The ET jury has chosen you, the CEO of DBS, as the Global Indian of the year. Twenty-six years ago you decided not to join HDFC Bank and instead pursue your own goals. How do you feel when you juxtapose the two?
I have thought about it often. I continue to be very close to Aditya Puri, so we have compared notes and the journey. With the kind of franchise he built, I sometimes wonder whether it was a smart decision at that time and it would have been interesting to be part of that great building journey. On the other hand, given that he stayed in his job for 26 years, what it would mean is that I would have been number two and never the number one. The reality is that at some stage it is always helpful to execute your own strategies. On balance I can’t complain. Not taking that step at that time actually helped me through a different journey, which was quite fulfilling in its own way–multiple countries, roles, including a failed entrepreneurial stint which I would not have seen either.
Last year was extraordinary for you – the acquisition of Lakshmi Vilas Bank. You dared to do what no international bank has. Why?
When we raised our hands to subsidiarise in India, a lot of people asked how come you want to subsidiarise when nobody has done. And, I have maintained all along that we want to subsidiarise because we are genuinely bullish about the future of India and to capitalise on that you must be entrenched. You cannot be a niche player that operates in the top 10% of the market–you got to go down deep. If you see all the growth in India in the last 20 years, it is the consumer financing space, SME space and if you really want to benefit from it you have to be in that part of the market, and for us the only way was to subsidiarise. We were already thinking about these opportunities –what would make sense and had a strategic road map. We were mentally prepared and had done some homework around a range of possibilities and that allowed us to respond very quickly.
Does the role of white knight remain valid?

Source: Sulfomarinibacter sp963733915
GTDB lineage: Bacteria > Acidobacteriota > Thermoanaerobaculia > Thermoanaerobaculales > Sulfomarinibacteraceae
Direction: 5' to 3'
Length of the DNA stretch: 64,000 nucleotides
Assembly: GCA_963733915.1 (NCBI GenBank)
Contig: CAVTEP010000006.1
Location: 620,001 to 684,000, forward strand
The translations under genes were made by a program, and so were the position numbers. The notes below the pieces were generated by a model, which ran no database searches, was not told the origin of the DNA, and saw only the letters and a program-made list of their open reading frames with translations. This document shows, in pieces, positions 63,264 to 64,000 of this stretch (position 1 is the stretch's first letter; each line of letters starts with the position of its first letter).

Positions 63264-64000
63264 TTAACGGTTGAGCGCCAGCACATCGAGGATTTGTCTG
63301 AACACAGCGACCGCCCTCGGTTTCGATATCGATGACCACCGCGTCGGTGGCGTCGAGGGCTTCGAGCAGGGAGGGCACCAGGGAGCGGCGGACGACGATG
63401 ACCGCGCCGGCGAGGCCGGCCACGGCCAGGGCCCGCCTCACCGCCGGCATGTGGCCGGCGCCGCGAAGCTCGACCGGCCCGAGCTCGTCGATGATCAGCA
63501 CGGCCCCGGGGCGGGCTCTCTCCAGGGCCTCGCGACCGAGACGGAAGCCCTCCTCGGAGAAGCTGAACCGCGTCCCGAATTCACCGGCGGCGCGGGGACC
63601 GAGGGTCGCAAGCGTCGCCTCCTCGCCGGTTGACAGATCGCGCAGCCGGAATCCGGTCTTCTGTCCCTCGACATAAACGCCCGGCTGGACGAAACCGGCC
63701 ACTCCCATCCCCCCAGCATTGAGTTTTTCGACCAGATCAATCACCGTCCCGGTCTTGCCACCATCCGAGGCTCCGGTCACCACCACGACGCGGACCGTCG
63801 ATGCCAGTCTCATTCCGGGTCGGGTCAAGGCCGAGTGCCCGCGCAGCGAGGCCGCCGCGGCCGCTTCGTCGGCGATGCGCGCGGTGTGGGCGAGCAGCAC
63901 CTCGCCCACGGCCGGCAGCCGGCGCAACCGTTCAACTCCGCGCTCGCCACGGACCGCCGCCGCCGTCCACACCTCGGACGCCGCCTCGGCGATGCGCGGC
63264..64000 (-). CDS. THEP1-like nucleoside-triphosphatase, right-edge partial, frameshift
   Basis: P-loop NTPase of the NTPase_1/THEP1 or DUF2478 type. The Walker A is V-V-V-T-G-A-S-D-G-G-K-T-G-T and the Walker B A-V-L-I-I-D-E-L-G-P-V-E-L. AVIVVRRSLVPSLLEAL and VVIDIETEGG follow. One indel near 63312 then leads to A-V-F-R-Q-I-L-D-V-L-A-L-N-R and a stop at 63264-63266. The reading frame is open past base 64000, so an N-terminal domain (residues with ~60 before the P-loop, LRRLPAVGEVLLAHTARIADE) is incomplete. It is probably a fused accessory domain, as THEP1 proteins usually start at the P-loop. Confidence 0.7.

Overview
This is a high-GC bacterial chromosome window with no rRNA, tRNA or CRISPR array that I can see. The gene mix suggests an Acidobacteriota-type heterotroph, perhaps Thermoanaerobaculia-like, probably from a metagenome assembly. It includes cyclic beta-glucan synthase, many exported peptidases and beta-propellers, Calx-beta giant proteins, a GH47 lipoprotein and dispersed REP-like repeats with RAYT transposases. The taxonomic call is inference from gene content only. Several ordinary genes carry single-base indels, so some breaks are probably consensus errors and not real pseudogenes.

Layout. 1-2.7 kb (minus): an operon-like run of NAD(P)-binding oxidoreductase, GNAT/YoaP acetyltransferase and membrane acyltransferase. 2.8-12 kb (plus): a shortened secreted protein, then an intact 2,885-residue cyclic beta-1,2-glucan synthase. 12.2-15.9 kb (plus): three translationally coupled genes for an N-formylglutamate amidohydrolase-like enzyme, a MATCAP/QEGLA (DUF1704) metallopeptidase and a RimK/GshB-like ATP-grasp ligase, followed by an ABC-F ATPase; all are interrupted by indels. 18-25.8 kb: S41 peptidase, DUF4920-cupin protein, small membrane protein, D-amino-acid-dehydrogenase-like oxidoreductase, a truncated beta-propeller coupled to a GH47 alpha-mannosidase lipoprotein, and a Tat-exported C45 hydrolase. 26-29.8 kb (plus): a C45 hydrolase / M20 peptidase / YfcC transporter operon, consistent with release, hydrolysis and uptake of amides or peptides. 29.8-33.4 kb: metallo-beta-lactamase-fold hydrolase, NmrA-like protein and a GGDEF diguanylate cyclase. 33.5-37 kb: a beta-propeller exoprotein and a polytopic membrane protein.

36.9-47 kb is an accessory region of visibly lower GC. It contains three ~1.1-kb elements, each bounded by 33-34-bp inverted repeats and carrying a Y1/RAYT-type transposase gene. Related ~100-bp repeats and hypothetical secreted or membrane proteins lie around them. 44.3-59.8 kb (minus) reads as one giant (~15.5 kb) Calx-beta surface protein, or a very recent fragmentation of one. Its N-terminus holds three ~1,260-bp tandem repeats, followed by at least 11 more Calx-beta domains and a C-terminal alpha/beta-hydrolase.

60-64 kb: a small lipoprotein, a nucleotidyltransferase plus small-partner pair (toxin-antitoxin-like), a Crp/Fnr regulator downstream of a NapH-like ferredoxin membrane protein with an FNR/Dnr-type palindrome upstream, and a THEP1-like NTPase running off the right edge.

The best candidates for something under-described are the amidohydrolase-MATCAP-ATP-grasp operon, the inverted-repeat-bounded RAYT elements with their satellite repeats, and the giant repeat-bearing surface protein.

One of our basic things in doing inorganic deals is we must have the bandwidth. It’s got to be strategically aligned with what we want to do, it has to make economic sense and you must have the management bandwidth to go ahead. And therefore, if it’s a much bigger deal, we may not have the management bandwidth to do justice to it. If it was a much bigger challenge, I don’t think we would have been able to handle. For the next couple of years we have our hands full in integrating LVB. We are going to focus on aligning the culture, technology and build on what they have for now.
Cryptocurrencies are being called the 21st century gold or tulip depending on whom you talk to. Where are you in this debate?
We launched the first bank-sponsored digital exchange in December, which lets you tokenise assets and securities. It also helps you custodise digital services. It also helps us buy and sell cryptocurrency. So by our action we are creating capabilities for crypto, digital currencies and tokenisation for the future. But Bitcoin as a replacement for money is still challenging. Money is a medium of exchange, a unit of account and store of value.
Bitcoin seems to be all the rage…
Bitcoin is not a good medium of exchange because even though Elon Musk says he will take it for Tesla, it is very hard to do transactions because you can only do nine transactions per second while Visa and Mastercard can do hundreds of thousands. It’s also difficult to make it a unit of account because it is so volatile. When the value changes 60% to 70% every two three days, how do you take it as a unit of account? However, as a store of value it can work because if you think of gold, which has no intrinsic value, but we collectively as humanity have decided it is a good for jewels and a good asset. So we can collectively build a story that this limited supply asset is a store of value and that might happen. You could get to a stage when Bitcoins serve the nature of digital gold as opposed to digital money.
You have had a leadership role for decades. What did it mean when you started and what is it now?